ABCD Matrixes

are used in **paraxial ** optical design.

The angles are measured

**in radians**!

A beam is described by a distance r from the optical axis and a offset angle from the optical axis

An ABCD Matrix that describes the optical element is formed

The ABCD Matrix is multiplied by the input vector

The result is an output vector that describes the output beam with a new distance from the optical axis and a new angle off the optical axis

is a short for for the equation system

with

with

**Examples of ABCD matrices for simple optical elements :****Propagation in free space or in a medium of constant refractive index :**

Where d = reduced distance= thickness / refraction index

**Propagation through a series i=1..k of planparallel media with constant refraction indices :**

Where d_i = reduced distance_i= thickness_i / refraction index_i

**Refraction at a flat surface:**

Where:

= initial refractive index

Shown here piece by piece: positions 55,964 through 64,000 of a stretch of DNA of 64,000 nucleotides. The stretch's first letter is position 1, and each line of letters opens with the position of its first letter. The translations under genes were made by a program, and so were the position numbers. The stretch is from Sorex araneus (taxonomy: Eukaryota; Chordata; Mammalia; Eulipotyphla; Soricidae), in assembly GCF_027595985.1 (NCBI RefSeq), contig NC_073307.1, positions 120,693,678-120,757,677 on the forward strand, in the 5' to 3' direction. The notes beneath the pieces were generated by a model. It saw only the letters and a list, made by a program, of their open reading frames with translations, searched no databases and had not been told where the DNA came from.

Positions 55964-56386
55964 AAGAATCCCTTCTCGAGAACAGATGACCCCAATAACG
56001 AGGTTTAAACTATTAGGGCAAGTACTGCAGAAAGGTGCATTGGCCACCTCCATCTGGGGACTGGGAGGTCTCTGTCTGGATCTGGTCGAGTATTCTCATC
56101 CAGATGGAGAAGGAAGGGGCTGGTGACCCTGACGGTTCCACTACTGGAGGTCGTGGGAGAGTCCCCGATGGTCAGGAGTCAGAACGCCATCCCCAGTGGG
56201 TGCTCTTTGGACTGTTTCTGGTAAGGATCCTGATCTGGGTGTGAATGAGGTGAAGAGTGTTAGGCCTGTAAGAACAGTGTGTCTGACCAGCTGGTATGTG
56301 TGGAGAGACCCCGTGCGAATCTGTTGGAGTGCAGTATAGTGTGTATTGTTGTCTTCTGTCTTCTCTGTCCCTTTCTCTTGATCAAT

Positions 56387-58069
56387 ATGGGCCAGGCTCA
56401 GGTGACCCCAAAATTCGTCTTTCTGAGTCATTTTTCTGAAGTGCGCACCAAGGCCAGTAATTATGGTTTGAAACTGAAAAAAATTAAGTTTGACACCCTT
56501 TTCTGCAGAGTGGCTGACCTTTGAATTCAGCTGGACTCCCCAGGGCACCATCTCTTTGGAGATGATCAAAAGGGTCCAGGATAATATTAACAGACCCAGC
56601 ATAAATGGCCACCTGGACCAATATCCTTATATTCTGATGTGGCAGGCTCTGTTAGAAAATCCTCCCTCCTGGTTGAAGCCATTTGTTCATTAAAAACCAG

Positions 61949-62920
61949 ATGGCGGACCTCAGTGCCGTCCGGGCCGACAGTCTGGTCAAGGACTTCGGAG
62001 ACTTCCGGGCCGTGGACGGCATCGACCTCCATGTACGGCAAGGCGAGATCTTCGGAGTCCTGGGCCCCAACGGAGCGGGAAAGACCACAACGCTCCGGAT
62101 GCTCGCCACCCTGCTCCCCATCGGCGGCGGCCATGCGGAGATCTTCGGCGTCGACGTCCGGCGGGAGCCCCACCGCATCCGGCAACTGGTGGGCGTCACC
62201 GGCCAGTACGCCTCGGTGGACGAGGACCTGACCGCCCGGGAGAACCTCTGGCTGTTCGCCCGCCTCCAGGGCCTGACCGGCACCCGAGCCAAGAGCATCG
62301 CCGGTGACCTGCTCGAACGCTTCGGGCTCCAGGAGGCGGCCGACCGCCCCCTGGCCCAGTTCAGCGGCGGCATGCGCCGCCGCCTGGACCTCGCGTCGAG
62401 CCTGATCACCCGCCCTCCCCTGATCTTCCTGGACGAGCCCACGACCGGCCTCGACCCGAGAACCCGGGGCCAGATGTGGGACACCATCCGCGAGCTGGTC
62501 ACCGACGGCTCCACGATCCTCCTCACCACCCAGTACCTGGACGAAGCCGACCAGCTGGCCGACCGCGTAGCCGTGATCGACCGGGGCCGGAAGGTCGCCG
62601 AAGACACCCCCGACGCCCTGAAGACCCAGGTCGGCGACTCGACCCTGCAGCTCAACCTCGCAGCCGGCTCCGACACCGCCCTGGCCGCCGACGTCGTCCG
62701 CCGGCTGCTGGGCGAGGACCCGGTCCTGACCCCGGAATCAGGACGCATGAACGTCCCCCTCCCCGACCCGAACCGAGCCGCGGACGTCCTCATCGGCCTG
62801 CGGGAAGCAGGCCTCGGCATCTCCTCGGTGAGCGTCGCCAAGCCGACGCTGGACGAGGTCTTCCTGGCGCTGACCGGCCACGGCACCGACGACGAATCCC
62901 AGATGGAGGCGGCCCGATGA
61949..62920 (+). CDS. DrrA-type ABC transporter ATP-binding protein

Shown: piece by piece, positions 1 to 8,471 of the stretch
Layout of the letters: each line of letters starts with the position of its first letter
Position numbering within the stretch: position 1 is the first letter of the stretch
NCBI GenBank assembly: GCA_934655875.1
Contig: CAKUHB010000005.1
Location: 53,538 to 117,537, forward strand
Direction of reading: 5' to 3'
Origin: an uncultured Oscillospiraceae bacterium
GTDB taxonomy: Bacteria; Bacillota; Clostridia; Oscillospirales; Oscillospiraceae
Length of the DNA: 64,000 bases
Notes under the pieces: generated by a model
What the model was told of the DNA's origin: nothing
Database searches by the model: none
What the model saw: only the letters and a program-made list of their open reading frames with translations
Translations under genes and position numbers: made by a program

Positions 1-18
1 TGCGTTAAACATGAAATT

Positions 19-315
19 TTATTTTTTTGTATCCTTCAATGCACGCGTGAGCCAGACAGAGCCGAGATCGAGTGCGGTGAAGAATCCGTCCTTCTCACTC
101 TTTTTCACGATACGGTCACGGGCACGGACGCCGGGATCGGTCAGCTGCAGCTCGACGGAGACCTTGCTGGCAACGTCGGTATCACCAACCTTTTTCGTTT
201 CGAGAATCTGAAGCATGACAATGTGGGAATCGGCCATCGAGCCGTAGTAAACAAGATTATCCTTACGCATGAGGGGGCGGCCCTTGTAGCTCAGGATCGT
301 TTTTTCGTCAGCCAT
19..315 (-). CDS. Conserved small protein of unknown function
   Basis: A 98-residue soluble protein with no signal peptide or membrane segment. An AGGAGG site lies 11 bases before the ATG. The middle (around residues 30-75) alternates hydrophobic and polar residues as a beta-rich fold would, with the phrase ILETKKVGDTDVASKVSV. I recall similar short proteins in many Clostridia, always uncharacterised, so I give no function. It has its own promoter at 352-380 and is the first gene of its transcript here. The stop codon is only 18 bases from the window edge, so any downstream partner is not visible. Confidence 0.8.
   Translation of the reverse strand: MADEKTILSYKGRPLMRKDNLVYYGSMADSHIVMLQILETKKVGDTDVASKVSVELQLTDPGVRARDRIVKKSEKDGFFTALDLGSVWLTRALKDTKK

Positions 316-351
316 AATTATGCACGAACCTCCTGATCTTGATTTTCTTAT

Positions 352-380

= final refractive index

**Refraction at a curved surface:**

Where:

R = radius of curvature, for a convex surface (centre of curvature after interface)

= initial refractive index

= final refractive index

**Reflection vrom a flat mirror:**

Identity matrix

**Reflection from a curved mirror:**

Where:

effective radius of curvature in tangential plane (horizontal direction)

effective radius of curvature in the sagittal plane (vertical direction)

With for convex mirrors (centre of curvature after interface)

**Refraction at a thin lens **

Where:

f = focal length of the lens, where for convex/positive/converging lenses. Valid if if and only if the focal length is much bigger than the thickness of the lens

**Refraction at a thick lens **

Where:

= refractive index outside of the lens.

= refractive index of the lens itself (inside the lens).

= Radius of curvature of First surface.

= Radius of curvature of Second surface.

t = center thickness of lens.